The COVID-19 vaccines were developed in under a year, not by cutting any corners, but by removing dead space, and that was to manufacture at risk while clinical studies were undergoing. Post-marketing surveillance has been used, which is done for all vaccines, but it takes on particular relevance when there wasn’t as long of a safety follow up-for the vaccines.
One of the key parts of this has been they wanted to see vaccines that would have at least 50% efficacy over placebo, with a lower bound of the 95% confidence interval that was greater than 30%. The FDA also asked for a minimum median of two months follow-up after the final vaccination of a series, and that’s because most adverse events with vaccines appear within the first 42 days after vaccination.
Have there been any COVID-19 vaccine safety concerns?
Other than the Johnson & Johnson/Janssen (J&J) vaccine pending CDC and FDA reviews, none of the original vaccine trials have reported any serious safety concerns. Trials for the vaccines have had fully independent safety monitoring boards, and safety data are continuously reviewed by the FDA and expert panels. The number of serious problems in test participants was very low, and there was little difference in negative effects between those who received the actual vaccine and those who received a placebo.
The CDC and the FDA recommended that healthcare providers temporarily stop using the J&J COVID-19 vaccine while they investigate reports of six people in the U.S. developing a rare and severe type of blood clot after receiving the J&J vaccine. These adverse events appeared to be exceedingly rare, with only six reported cases out of more than 6.8 million people who were vaccinated with the J&J COVID-19 vaccine.
Is there a risk of allergic reaction from the COVID-19 vaccine(s)?
According to the CDC, anyone who has a severe allergy (e.g., anaphylaxis) to any of the vaccine ingredients should not receive that vaccine. They suggest that people with allergies to certain foods, insects, latex, and other common allergens can safely receive the COVID-19 vaccine. Those with a history of severe allergic reaction (anaphylaxis) to injectables or other vaccines should discuss the vaccination with their doctor, who can evaluate and assess their risk.
What are the side effects of the COVID-19 vaccine?
Adverse reactions with the COVID vaccines typically occur within 12 to 24 hours of vaccination and resolve within days. Severe anaphylaxis was experienced between days 6 and 13, which has shown to have decreased dramatically down to about one in 250,000.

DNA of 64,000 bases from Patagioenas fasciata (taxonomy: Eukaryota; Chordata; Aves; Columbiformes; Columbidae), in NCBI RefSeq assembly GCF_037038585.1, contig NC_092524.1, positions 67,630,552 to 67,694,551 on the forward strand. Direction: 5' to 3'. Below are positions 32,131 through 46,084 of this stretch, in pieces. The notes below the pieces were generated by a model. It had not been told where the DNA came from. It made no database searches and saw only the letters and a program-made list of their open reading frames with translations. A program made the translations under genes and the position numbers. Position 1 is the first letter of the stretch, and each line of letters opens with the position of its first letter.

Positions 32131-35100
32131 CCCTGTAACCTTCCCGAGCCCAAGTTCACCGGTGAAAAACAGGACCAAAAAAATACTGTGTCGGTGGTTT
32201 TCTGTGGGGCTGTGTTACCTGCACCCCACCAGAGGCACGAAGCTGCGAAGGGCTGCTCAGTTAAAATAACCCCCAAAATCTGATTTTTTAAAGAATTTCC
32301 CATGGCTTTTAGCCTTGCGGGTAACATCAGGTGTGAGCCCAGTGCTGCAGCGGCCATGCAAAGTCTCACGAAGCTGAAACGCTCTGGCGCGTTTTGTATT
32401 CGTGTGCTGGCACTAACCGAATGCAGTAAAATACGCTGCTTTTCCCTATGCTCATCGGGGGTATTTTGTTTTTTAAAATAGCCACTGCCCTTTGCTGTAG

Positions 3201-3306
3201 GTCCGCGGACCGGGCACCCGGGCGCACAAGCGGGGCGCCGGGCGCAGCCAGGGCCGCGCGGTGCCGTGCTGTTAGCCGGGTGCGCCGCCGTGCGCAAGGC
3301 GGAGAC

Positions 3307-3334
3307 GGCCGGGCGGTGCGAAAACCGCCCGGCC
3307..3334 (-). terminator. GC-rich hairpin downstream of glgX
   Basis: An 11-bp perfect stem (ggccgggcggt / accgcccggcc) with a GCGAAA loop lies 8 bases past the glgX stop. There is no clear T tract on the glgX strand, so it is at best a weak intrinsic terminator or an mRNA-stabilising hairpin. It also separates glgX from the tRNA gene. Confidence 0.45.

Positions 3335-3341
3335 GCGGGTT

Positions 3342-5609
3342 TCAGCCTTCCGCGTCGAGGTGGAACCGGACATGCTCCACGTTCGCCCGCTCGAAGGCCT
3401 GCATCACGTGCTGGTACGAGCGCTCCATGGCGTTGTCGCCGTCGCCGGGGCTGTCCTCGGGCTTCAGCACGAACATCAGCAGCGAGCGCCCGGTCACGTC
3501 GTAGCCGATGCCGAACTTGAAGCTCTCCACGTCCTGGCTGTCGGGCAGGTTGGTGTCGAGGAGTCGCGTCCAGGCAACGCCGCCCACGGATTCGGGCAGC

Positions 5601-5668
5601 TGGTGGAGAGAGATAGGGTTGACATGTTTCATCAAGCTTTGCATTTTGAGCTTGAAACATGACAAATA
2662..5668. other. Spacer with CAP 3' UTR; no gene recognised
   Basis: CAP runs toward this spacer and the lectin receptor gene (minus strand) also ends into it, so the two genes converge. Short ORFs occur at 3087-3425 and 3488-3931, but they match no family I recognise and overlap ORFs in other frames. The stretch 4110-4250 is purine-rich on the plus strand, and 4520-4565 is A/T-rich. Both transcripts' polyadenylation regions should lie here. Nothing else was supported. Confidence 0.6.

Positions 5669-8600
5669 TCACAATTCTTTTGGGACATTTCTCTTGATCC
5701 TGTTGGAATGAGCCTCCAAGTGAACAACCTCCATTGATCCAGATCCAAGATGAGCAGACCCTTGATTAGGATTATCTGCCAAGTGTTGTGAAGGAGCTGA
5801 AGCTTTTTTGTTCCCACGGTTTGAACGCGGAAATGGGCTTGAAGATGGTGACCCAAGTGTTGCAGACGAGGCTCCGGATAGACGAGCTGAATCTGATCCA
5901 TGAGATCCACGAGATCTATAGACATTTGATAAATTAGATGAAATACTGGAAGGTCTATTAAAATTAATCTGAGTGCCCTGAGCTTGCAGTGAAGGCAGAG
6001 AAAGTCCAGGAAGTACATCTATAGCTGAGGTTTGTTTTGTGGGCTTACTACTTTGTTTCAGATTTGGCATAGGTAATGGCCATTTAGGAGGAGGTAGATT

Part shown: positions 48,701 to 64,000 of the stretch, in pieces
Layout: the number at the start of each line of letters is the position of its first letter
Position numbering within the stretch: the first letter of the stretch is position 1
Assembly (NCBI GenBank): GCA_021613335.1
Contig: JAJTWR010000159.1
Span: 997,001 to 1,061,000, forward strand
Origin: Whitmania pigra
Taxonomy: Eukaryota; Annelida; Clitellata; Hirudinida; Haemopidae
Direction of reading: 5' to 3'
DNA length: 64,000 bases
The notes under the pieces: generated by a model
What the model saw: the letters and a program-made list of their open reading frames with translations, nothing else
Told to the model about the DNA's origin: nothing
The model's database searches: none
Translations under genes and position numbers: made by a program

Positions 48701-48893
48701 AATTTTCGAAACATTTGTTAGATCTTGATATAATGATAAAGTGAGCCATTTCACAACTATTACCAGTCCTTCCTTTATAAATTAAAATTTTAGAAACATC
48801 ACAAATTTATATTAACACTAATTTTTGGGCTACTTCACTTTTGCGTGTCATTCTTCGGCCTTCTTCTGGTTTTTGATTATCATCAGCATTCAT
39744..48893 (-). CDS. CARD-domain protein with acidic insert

Some people notice pain or swelling where they got the vaccine. People have also experienced fever, muscle aches, chills, fatigue, headaches, or a combination of these symptoms. Side effects may last about a day or two and do not signify illness. These are signs that your immune system is responding and preparing to fight the coronavirus if you catch it. If symptoms persist, you should call your doctor.
Are side effects different from the first to the second shot?
Both the Pfizer and the Moderna COVID-19 vaccinations involve two injections separated by several weeks. If you had COVID-19, the first injection may cause more noticeable side effects than for people who have not had the virus. If you have never had COVID-19, you may notice more side effects after the second dose than after the first dose.
How was the COVID-19 vaccine developed so quickly?
In the past, vaccines have taken many years to develop. However, the relatively quick development of this vaccine does not mean safety measures were skipped. There are several reasons why the COVID-19 vaccines were developed faster than other vaccines.
The technologies used to develop the COVID-19 vaccines have been years in development to prepare for outbreaks of infectious viruses and the manufacturing processes were ready very early in the pandemic. Multiple countries shared genetic information about the SARS-CoV-2 coronavirus when it was available, which gave an early start at finding a vaccine. So, collaboration worldwide was a huge advantage.
The vaccine developers conducted some stages of the process simultaneously to gather as much data as quickly as possible. Lots of people wanted to enroll as study volunteers, so there were enough research participants to test the COVID-19 vaccine, which is important because a lack of volunteers can often slow down clinical trials.
Also, since the SARS-CoV-2 coronavirus is so contagious and widespread, many volunteers who got the vaccine were exposed to the virus, making the trials take a shorter time to see if the vaccine worked. Additionally, companies began manufacturing vaccines ahead of their authorization or approval so some supplies would be ready if authorization occurred. In other words, the process was streamlined and manufacturers were already one step ahead so they could act when they received the proper authorization.
Why is it important that I consider getting the COVID-19 vaccine?
Though the chances are small, you could still get COVID-19 and not have symptoms, so you might be able to infect another person without knowing it. Studies are looking at whether the vaccine, even when effective at preventing disease, keeps a person from harboring the virus and passing it to others. According to Dr. Marks, director of the FDA’s Center for Biologics Evaluation and Research, there appears to be a 70% to 80% reduction in the ability to transmit asymptomatically after you have been fully vaccinated.
All authorized COVID-19 vaccines are highly effective in preventing serious disease, hospitalization, and death from COVID-19. The Centers for Disease Control and Prevention (CDC), encourage those interested in getting vaccinated to take whichever vaccine is made available from any legitimate and authorized organization.